It’s been five years since the Japanese cult rockers Electric Eel Shock have graced the Emerald Isle. Five friggin’ long years! I remember their previous visit to the city, and being astonished by their energy and total insanity! Thanks to the efforts of Shizznigh PR and Voodoo Belfast, a dull post-work Wednesday night was quickly uplifted with aural debauchery. The billing tonight featured the chaotic genre-bending trio, alongside grrrls with attitude and a mean bite in the form of the hard-hitting Sister Ghost, and new-starts Gender Chores from Bangor.
First up at the strike of 9pm was Gender Chores. All the way from glamorous Bangor, County Down, I’ve only heard their name mentioned on the grapevine once before. Tonight saw the three-piece – comprised of Sam, Sophie and AJ – channel their inner Pauline Murray [of Penetration] and Slits-esque post-punk vibes through their confronting song-writing and political versing. Rough n’ ready, three-chord thrash out juxtaposed Raincoats-style jangle driven by their straight-to-the-point manifesto – standing together in persistence against oppressive toxic cultural attitudes and narrow-minded philosophies of the zeitgeist. I’m keeping my eye on Gender Chores, more is yet to come.
I’ve seen Sister Ghost on a number of occasions, performing together with esteemed acts including Steve Albini’s Shellac, Russian activists Pussy Riot, and Le Butcherettes fronted by the ever charismatic Terri Genderbender. Executing Sonic Youth’s dynamism with Shannon’s expansive vocals overlain, enveloped within L7 and Bikini Kill’s aggressiveness, and harnessing a Melvins hammering rhythm and low-end section to tie it all together – Sister Ghost kept up expectations with a vicious supporting performance. Noisy tracks such as Emily, Her Mind and Growing Pains stood right out through the noise and energy. Catch the band again soon on March 8th for events linked to International Women’s Day.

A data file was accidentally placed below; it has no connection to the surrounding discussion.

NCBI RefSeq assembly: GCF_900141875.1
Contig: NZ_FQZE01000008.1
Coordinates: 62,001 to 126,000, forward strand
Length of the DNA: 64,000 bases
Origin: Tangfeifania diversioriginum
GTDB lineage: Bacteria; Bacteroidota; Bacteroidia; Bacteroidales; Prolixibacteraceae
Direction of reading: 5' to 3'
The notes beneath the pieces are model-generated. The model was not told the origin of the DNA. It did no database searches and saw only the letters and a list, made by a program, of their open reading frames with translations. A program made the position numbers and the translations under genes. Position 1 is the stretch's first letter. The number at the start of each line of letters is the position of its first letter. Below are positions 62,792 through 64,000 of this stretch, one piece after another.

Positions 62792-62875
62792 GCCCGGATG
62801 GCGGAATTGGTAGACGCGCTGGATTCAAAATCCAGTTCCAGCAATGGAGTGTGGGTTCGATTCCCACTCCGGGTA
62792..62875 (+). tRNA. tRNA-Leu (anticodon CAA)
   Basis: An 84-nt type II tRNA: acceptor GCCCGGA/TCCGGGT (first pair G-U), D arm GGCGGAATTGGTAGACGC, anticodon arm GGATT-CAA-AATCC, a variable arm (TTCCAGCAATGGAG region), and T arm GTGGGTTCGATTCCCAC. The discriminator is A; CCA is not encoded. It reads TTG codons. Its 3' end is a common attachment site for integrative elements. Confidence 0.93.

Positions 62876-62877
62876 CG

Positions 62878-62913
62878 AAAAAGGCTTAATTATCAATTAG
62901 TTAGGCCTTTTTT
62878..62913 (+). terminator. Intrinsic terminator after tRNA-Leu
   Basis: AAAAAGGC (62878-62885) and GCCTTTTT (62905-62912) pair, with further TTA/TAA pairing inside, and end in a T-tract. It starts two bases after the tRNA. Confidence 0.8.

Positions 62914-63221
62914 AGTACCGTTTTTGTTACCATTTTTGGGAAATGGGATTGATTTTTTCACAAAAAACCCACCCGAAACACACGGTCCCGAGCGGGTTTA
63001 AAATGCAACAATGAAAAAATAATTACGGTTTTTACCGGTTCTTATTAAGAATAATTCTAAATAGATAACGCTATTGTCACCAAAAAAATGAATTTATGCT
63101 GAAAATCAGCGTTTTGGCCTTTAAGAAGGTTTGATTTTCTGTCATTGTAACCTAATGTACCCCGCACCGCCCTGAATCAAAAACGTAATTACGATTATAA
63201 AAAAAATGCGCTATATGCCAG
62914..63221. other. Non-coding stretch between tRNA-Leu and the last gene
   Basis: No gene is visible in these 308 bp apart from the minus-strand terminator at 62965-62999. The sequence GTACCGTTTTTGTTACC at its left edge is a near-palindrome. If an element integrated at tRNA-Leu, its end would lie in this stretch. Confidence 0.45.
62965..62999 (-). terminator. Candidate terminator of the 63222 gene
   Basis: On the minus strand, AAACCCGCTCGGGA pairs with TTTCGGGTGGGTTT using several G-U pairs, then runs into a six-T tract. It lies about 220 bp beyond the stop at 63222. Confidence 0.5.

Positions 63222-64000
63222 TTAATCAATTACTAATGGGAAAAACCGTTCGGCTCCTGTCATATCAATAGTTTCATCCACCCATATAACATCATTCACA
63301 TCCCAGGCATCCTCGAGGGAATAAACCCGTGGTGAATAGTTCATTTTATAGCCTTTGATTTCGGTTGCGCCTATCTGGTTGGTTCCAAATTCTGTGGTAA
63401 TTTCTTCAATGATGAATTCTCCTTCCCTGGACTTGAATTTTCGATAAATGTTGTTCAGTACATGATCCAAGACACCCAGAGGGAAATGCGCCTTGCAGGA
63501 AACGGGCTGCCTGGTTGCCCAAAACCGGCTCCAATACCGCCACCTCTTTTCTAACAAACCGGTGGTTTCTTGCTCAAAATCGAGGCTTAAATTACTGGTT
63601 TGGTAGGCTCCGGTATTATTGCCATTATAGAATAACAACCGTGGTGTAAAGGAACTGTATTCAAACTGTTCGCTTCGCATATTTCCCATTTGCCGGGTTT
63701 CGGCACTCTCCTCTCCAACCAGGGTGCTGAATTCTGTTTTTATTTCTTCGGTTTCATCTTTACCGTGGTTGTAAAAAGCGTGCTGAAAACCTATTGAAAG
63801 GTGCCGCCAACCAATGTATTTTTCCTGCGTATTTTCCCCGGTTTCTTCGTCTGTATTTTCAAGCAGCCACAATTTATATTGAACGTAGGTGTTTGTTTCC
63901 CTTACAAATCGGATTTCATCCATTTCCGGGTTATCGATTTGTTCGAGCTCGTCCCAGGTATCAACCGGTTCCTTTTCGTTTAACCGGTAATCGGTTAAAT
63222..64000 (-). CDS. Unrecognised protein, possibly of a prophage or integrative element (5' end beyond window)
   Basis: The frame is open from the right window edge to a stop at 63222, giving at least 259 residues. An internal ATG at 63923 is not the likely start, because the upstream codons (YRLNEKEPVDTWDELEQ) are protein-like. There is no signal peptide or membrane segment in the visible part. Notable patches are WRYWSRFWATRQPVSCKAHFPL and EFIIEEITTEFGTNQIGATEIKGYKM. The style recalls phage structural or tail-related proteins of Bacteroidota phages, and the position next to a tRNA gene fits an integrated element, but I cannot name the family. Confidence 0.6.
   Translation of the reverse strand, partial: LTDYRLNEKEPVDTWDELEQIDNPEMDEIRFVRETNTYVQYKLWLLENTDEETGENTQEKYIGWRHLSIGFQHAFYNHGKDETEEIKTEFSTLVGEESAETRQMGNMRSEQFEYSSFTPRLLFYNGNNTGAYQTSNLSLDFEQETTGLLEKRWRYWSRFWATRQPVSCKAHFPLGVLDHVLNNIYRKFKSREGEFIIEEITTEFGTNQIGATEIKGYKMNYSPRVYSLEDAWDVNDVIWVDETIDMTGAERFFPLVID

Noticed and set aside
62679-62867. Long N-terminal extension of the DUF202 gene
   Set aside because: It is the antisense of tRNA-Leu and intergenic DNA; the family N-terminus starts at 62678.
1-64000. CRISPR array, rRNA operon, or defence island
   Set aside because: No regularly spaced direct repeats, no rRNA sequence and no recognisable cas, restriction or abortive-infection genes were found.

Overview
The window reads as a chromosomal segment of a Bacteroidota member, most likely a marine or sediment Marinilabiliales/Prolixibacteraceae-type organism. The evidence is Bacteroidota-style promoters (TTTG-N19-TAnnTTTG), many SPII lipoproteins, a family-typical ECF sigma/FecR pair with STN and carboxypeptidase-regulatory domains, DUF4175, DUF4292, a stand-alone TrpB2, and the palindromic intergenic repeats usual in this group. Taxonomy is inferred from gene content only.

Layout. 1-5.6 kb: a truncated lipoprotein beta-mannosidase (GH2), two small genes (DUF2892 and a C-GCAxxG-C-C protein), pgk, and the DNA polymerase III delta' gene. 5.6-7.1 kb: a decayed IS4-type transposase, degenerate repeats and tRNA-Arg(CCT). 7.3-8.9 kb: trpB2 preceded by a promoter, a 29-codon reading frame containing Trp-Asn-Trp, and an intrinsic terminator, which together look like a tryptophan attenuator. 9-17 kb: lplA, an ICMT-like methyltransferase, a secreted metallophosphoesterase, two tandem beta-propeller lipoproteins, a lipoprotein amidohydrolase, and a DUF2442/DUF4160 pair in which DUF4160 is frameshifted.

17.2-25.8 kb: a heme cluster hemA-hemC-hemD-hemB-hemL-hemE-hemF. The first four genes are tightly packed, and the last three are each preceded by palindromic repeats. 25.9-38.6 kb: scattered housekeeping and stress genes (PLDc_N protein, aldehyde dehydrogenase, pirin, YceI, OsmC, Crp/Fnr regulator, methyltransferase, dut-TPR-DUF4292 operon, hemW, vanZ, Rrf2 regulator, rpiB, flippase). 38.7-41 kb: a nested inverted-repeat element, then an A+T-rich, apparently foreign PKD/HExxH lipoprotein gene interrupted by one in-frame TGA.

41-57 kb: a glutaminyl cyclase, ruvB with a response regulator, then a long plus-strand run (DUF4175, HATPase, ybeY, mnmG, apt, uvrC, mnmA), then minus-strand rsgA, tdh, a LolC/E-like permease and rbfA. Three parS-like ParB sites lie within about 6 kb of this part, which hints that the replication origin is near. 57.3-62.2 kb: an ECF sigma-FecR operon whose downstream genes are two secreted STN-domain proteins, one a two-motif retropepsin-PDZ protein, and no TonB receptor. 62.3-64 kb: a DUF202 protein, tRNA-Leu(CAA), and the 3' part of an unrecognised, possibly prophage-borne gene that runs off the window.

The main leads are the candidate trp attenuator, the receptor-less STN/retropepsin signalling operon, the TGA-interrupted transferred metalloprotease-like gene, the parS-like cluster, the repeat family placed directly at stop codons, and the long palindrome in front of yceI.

To a barrage of feedback, the reserved Electric Eel Shock who watched the support bands with beers in hand morphed into another animal. The trio were already throwing themselves around the stage before the first song began. Meanwhile, behind the kit, drummer Gian armed with 4 drumsticks suggestive of a dillusional Edward Scissorhands, was stripped of all clothing. Butt-naked, Gian adjusted his long signature sock on his cock, which was wrapped around his neck to double up as a towel. To the sounds of ‘Suicide Rock N’ Roll’ – Aki was on the monitors with his signature Flying-V in one hand and the microphone stand in the other pointing it into people’s faces screaming “GIMME SUICIDE ROCK N’ ROLL” together with brother-in-arms and bassist Kazuto.
What followed can only be described as a sudden chaotic explosive event ensuing at deadly speed with heavy garage riffs, throbbing bass lines, deafening sharp drum beats, and plentiful amounts of posing and interactions. This is everything (and more) that you want on a chilly Wednesday night, or any night for that matter. Electric Eel Shock were just getting started! Matching hysterical stage movements with tongue-in-cheek humour, songs like ‘Bastard’ had the band encouraging clapping, calling all punters the lovely word and inducing lethal doses of grooving MC5 riffs! Head-banging tunes including ‘So Much 80s’ and ‘Do The Metal’ sent the crowd into a time-warp of pure heavy metal riffage and blistering hair metal solos, not only exemplifying the band’s wholehearted love of all things rock n’ roll, but also their tightness as a unit and Aki’s technical prowess as a frontman/axeman! Their 70-minute set, comprised of pure attitude and madness that celebrated the back-catalogue of an impressive 25-year career, was rounded off with a melody of metal and rock tunes incorporating the likes of Ozzy and Sabbath.
Voodoo has seen some amazing gigs this year, and Electric Eel Shock have continued this trait appropriately. AWESOME!
Review by : Stephen Donnelly for metalplanetmusic